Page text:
That a spiritual character is indispensably necessary in order to our being admitted into the kingdom of God appears from his declared design in the scheme of redemption itself So far from being intended to reverse or supersede the moral government of God, or to release us from the operation of those laws which connect sin with suffering, the scheme of redemption was designed to secure our happiness by restoring us to a state of holy conformity to God's will. Its design in relation to the law is declared, when our Lord himself said, 'Think not that I am come to destroy the law: I am not come to destroy, but to fulfil;' and the apostle, 'Do we then make void the law through faith? God forbid. Yea, we establish the law.' And its design in relation to ourselves is intimated, when we read that it was alike the purpose of the Father, the Son, and the Holy Spirit, to deliver us from sin as well as from suffering, and to restore us to the image as well as the favour of God. I solicit your attention to the declared purpose of each of the Three Persons in the Godhead, in that scheme of grace and redemption, which is the only provision that has been made, or that ever will be made, for your salvation.

The design of God the Father is thus expressed: 'God hath from the beginning chosen you to salvation through sanctification of the Spirit and belief of the truth: whereunto he called you by our Gospel, to the obtaining of the glory of our Lord Jesus Christ.' And the design of Christ the Saviour is thus declared: 'Christ also loved the Church, and gave himself for it; that he might sanctify and cleanse it with the washing of water by the Word, that he might present it to himself a glorious Church, not having spot or wrinkle, or any such thing; but that it should be holy and without blemish;' 'He gave himself for us, that he might redeem us from all iniquity, and purify unto himself a peculiar people, zealous of good works.' And the design of the Holy Spirit is not only implied in his very office, as the re-newer and sanctifier of God's people, and evinced by the whole scope and tendency of the Word, which is the Spirit's message and a declaration of his will; but it is expressly declared, when it is said, 'When he is come, he will reprove the world of sin, and of righteousness, and of judgment;' and that he will 'guide his people into all truth,' so as to fulfil the Lord's prayer on their behalf, 'Sanctify them through thy truth: thy Word is truth.'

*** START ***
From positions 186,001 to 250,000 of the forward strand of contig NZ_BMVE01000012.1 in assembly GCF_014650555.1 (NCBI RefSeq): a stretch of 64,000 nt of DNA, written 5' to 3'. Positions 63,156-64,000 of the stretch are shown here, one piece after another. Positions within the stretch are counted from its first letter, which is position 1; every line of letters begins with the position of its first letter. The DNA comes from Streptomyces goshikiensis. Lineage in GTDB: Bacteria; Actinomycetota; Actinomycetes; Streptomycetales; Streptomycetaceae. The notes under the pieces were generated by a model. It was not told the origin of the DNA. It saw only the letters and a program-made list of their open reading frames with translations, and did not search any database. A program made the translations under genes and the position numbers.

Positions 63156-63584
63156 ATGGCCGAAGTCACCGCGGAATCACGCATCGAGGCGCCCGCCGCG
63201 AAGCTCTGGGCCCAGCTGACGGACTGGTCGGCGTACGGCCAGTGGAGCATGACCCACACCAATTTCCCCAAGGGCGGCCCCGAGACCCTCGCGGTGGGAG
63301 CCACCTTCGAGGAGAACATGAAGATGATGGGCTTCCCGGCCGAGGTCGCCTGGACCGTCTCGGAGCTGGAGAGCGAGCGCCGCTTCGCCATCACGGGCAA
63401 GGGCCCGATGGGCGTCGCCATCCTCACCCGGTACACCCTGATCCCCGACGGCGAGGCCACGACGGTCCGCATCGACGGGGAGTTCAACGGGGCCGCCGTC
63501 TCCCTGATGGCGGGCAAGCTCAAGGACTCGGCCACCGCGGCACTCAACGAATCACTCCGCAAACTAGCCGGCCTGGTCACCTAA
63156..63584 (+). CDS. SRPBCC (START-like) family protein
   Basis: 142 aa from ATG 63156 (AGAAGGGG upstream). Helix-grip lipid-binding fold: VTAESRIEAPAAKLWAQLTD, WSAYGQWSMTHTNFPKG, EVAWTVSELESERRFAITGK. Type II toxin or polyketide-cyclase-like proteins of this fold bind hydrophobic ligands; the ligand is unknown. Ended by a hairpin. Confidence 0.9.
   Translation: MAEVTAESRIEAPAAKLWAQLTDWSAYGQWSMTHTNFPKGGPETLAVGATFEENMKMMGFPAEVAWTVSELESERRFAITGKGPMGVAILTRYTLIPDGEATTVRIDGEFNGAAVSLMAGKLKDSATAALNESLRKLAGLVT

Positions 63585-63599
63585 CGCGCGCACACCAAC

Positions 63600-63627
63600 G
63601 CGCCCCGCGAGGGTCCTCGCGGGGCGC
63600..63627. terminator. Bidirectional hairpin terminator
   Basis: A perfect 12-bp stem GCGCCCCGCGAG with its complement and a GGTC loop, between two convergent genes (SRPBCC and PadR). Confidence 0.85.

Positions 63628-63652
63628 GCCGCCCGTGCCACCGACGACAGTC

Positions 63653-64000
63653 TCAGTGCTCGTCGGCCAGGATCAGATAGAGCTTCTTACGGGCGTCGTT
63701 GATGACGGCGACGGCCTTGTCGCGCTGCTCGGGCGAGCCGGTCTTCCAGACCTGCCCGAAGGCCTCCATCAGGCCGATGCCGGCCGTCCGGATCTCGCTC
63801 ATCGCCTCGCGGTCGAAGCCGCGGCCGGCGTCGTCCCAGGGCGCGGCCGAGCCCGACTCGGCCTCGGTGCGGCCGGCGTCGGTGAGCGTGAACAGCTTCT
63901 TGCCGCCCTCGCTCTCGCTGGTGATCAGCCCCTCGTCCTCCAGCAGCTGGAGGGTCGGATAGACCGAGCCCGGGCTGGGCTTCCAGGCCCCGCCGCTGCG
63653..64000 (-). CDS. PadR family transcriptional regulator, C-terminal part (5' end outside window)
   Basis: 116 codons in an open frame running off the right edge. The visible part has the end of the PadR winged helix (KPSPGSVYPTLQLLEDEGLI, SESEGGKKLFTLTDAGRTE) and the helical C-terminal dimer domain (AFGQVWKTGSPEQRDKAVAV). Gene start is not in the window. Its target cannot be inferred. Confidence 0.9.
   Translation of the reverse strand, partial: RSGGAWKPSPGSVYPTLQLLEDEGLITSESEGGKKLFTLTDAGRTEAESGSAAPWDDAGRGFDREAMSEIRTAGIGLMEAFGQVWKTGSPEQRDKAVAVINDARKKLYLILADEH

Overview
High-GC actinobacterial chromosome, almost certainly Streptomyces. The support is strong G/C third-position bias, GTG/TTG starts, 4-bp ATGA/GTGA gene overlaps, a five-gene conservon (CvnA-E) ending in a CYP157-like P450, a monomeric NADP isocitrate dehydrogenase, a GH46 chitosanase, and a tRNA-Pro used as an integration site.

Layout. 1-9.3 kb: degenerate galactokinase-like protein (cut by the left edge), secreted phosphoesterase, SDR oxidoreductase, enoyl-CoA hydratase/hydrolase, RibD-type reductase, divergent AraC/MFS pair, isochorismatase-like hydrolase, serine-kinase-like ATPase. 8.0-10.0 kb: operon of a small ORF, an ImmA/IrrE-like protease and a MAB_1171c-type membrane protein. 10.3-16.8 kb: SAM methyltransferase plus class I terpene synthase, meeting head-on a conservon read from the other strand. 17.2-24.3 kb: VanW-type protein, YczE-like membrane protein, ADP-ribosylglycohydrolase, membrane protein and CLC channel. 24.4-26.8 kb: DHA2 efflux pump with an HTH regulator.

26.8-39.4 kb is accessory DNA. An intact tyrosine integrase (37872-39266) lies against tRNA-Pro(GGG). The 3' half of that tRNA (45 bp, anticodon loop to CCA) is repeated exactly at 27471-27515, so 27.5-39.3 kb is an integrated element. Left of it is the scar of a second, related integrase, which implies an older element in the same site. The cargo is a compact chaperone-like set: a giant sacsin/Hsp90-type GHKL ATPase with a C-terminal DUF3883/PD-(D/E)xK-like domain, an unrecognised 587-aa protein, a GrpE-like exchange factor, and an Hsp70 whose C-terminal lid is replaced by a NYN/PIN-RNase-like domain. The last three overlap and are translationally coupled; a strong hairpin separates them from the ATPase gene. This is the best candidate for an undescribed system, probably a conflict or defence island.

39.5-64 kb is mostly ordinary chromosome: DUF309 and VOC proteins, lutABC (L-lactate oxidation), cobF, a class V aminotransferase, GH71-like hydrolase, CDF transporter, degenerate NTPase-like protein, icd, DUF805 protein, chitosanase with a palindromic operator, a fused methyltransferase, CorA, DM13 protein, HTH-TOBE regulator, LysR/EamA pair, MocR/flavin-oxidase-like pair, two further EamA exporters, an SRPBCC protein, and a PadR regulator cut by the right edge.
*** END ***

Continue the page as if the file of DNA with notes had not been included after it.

From these passages it is manifest that in the scheme of redemption itself God proceeds on the principle that a spiritual character is indispensably necessary in order to our admission into his kingdom. The very salvation which he has provided is spiritual; it includes various blessings of unspeakable value, such as the pardon of sin, peace of conscience, assurance of God's love, exemption from hell, and admission into heaven; but these blessings, so necessary to our safety, and so conducive to our happiness, are inseparably connected, by God's appointment, as well as in their own nature, with a new spiritual character, and cannot be enjoyed without it, for the promise runs in these terms: 'Then will I sprinkle clean water upon you, and ye shall be clean: from all your filthiness, and from all your idols, will I cleanse you. A new heart also will I give you, and a new spirit will I put within you; and I will take away the stony heart out of your flesh, and I will give you an heart of flesh. And I will put my Spirit within you, and cause you to walk in my statutes, and ye shall keep my judgments, and do them. And ye shall dwell in the land that I gave to your fathers; and ye shall be my people, and I will be your God.'